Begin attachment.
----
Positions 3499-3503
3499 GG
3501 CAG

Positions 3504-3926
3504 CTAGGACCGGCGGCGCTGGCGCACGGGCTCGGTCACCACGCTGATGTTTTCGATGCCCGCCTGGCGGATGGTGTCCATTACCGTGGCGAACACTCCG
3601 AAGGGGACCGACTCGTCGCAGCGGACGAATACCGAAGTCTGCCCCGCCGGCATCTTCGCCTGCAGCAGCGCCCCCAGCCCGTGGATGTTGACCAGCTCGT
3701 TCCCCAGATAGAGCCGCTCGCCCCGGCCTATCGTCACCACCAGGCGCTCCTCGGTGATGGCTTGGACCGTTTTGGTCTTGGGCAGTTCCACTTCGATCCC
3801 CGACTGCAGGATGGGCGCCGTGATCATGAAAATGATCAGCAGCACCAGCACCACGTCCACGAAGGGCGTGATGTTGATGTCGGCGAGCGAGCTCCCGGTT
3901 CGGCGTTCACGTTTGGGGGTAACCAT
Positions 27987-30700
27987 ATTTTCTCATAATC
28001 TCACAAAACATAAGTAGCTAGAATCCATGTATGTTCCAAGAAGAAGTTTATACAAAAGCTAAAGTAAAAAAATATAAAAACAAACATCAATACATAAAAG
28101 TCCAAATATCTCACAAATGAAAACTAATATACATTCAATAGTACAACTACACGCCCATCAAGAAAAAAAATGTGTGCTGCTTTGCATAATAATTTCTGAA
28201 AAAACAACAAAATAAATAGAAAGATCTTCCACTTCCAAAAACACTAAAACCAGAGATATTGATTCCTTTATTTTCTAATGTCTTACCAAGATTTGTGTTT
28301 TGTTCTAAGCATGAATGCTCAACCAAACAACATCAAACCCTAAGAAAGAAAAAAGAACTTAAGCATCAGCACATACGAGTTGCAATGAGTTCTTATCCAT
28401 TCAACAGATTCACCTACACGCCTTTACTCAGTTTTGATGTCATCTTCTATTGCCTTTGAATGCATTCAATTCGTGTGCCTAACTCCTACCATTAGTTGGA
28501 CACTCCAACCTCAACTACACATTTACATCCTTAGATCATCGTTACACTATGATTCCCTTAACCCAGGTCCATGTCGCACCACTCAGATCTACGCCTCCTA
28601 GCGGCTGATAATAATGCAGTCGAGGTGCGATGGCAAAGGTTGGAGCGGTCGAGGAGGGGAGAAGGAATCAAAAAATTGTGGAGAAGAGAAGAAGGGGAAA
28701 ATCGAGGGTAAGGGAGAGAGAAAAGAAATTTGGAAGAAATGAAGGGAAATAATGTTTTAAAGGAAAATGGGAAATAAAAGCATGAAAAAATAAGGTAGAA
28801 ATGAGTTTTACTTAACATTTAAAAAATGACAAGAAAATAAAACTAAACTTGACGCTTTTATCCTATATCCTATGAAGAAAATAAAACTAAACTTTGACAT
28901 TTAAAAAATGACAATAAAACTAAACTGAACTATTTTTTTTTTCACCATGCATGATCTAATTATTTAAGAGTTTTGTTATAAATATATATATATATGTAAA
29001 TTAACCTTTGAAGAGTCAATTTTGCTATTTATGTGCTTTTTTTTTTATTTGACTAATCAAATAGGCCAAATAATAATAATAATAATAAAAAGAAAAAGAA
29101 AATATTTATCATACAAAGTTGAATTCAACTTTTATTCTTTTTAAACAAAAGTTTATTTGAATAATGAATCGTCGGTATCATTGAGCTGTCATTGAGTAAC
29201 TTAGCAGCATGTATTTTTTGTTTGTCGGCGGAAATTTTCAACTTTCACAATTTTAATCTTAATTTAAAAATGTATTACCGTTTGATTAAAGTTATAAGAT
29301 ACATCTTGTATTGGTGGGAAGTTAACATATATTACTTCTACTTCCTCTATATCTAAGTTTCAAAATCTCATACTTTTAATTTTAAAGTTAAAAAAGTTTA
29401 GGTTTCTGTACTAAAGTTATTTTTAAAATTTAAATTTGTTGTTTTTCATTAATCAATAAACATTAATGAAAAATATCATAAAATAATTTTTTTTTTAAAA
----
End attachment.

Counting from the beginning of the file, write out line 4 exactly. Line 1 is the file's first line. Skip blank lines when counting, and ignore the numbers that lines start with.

Positions 3504-3926